Ultimately, Caliper's entry into the emerging digital and multiplexed pathology market segment has the potential to deliver a substantially greater growth profile, Hrusovsky says.
"Similar to the approach we used in our successful commercialization of other disruptive technologies such as microfluidic LabChips and whole-animal optical imaging systems, we see an opportunity to leverage CRi's advanced multiplex technology towards unmet needs in a rapidly changing market, in this case the billion-dollar tissue imaging and digital pathology clinical research market," he says. "With CRi's technologies in our toolkit, we will be able to offer a more comprehensive suite of tools and services to address the important emerging trend toward personalized medicine."
Hrusovsky also notes that CRi has relationships with several universities, medical institutions and pharmaceutical and biotechnology companies. Pfizer, Merck, Novartis, the Dana Farber Cancer Center, Stanford and Baylor College of Medicine are a few stand-out customers that have used CRi's products to perform high-throughput, quantitative imaging of intact tissue, simultaneous analysis of multiple biomarkers and multispectral imaging of small animals.
"When we look at that customer list, it's duplicative to the list we have today," Hrusosvky says. "So it's not so much that this acquisition opens us up to new markets, but creates more one-stop shopping for our customers."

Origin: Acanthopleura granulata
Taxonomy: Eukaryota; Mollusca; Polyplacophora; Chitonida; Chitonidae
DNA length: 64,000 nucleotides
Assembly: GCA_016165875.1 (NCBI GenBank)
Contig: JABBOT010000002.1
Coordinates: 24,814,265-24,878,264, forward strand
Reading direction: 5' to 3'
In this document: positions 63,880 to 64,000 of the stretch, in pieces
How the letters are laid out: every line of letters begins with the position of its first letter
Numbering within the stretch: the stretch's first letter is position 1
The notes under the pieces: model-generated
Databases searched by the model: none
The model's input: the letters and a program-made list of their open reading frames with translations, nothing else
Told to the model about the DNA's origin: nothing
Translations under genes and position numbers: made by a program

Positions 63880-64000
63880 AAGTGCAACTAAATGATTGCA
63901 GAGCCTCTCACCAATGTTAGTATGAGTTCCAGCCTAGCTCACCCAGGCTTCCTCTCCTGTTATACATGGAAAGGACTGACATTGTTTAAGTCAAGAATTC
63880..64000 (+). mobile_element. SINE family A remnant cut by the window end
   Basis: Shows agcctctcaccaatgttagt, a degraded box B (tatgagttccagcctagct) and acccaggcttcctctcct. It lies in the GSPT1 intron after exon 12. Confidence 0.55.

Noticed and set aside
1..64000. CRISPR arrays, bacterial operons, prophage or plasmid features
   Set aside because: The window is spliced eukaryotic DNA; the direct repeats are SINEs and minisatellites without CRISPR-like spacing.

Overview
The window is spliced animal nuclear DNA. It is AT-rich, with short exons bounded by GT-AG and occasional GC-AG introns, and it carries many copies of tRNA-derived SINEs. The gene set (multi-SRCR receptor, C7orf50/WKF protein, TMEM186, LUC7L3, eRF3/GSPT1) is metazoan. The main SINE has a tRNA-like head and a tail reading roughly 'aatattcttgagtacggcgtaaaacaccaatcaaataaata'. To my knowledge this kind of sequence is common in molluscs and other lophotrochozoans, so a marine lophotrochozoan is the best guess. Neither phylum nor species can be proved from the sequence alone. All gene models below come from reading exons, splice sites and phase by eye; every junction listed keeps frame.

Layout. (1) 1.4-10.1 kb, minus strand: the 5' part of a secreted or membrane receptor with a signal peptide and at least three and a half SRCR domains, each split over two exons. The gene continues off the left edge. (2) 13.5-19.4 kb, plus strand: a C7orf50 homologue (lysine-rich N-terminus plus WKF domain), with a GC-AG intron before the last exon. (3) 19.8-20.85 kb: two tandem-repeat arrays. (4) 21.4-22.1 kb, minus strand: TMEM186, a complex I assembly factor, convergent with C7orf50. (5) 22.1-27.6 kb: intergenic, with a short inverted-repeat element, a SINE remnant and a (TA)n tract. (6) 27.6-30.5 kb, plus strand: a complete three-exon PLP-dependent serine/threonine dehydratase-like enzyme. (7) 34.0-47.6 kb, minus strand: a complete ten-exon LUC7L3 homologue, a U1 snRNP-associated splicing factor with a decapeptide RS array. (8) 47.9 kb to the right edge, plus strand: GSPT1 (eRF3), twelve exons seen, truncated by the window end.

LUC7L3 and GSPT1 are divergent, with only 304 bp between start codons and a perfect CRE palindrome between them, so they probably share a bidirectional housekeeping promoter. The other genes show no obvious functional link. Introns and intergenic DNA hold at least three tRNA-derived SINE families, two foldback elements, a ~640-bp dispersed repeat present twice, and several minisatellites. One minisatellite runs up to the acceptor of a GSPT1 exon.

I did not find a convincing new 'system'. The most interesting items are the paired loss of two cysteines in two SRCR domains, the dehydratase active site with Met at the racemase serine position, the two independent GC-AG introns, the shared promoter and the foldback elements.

By mid-2011, CRi's headquarters and manufacturing operations will be consolidated into Caliper's facilities in Hopkinton, Mass., and CRi's Woburn facility will close. Nearly three-quarters of CRi's 49 employees will be offered employment with Caliper.
CRi did not respond to a request for comment. In a statement announcing the deal, George Abe, president and CEO of CRi, said, "Caliper's market leadership and extensive corporate relationships within the biotech and pharmaceutical industries, coupled with its rich culture of nurturing and commercializing innovative technologies, make Caliper the right partner to fully realize the market potential of CRi's portfolio of multiplexed imaging technologies."
Abe will join Caliper as senior vice president of cellular and tissue analysis and will be responsible for directing the growth and strategic direction of the tissue analysis business.
Overall, Caliper expects to incur restructuring, integration and initial capital investment costs of approximately $2.5 million, occurring mainly in 2011, in order to achieve anticipated business combination synergy cost benefits of $2.5 million to $3 million per year, which will be fully phased in by the end of 2011. The transaction is expected to be EBITDA accretive in 2011.
Hrusovsky hints that this acquisition may soon be followed by others, as Caliper sets its sites on becoming a $240 million company within the next three years.
"What we need to do to achieve that is do some other acquisitions in the range of another $40 million during that period," he says. "What we're most interested in doing is finding a reagents company to be part of this family. And as our value goes up, it is going to be easier to acquire one of these companies."